Renault’s Formula 1 team may be about to end
Is the future of Renault at stake in Formula 1? Before the coronavirus crisis, it was already clear that the French racing team had doubts about the effectiveness of participating in the sport. The upcoming difficult period in the financial field will only exacerbate this doubt.
Spanish sports newspaper AS believes that it is indeed restless within the Formula 1 team: “Renault’s Formula 1 project is on the verge of dying out. A few hours before the McLaren deal was announced, Daniel Ricciardo warned the racing team before leaving.”
“Following the cold farewell, Cyril Abiteboul then emphasised that Renault thinks that Ricciardo signed for the annual sum they paid him, and not so much because he thought there was a future in the racing team”. Abiteboul reacted in a disappointed manner to the departure of the Australian, who has already ended the collaboration after two years.
It is a setback – especially because there was a positive start to the season in Australia: “Renault confirmed a new main sponsor and Formula 1 is always a nice showcase – even if only Mercedes wins championships. But everything depends on the plan of the car manufacturer, which continuously assesses whether participation in the sport is profitable.”
Renault looking for strength
One thing becomes clear from the analysis of the sports newspaper: Renault Sport must come up with something good to convince its shareholders of the value of F1. “Renault has ambition and wants to become a successful racing team. In the near future, they want to fight for world titles by exploiting the 2022 regulation changes.”
“Exchanging the fourth highest-paid driver on the grid for a middle-class driver (Romain Grosjean, Nico Hülkenberg or Kevin Magnussen) would be far from ideal”, the article continues. In order to carry on the championship battle, Renault must therefore look for a strong driver.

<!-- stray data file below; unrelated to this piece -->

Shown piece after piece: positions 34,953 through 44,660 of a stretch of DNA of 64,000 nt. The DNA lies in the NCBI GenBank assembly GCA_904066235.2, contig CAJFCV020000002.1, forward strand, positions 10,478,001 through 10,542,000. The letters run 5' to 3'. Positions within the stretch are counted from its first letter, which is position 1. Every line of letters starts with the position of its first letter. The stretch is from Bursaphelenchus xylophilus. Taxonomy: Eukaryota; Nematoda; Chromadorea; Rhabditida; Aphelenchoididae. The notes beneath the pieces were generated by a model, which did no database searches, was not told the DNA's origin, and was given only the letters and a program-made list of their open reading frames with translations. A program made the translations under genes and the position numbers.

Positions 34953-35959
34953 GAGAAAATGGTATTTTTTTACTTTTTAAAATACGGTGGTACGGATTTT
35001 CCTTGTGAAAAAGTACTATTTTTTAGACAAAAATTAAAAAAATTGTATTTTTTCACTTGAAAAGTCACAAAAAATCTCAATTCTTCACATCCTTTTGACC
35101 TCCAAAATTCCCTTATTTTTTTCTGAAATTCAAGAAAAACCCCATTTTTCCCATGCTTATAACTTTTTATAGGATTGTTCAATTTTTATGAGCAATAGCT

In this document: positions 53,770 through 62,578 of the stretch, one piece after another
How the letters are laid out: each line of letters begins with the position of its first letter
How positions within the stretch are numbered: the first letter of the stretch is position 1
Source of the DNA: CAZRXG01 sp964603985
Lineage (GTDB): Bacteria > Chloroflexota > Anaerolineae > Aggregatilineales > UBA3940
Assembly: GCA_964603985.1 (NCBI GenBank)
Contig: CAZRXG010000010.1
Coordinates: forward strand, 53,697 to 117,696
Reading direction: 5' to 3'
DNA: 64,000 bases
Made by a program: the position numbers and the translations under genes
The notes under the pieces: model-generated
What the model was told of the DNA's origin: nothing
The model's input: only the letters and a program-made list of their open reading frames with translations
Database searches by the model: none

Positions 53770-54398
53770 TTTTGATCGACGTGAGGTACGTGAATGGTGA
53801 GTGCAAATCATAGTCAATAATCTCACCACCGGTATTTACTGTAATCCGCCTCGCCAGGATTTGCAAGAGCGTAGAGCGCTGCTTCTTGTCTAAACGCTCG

Can Alonso fill Ricciardo’s gap?
“Of all the available good drivers, Fernando Alonso would be the best option. Ricciardo leaves behind a salary of twenty million dollars (about 18 million euros)”. A comparable salary would therefore probably also be suitable for the Spaniard.
In addition, Renault remains a prestigious brand: “Renault is an original Formula 1 manufacturer, which also produces its own engines and has a common history with Alonso. They are also busy restructuring in Enstone, visible in the recruitment of former McLaren and Ferrari CEO Pat Fry.”
So Alonso has a motive to return to Renault, although there are still doubts about the internal structure of the team: “On the other hand, Abiteboul remains at the helm, in the paddock it is increasingly suggested that the team has stagnated under his leadership.”
“A move to Renault has its advantages and disadvantages. Whether it is worth the gamble is ultimately up to Alonso”, it is concluded. AS suggests that from Renault there is indeed interest in the talent of the two-time world champion, so the ball is with Alonso. (Photo: Motorsport Week)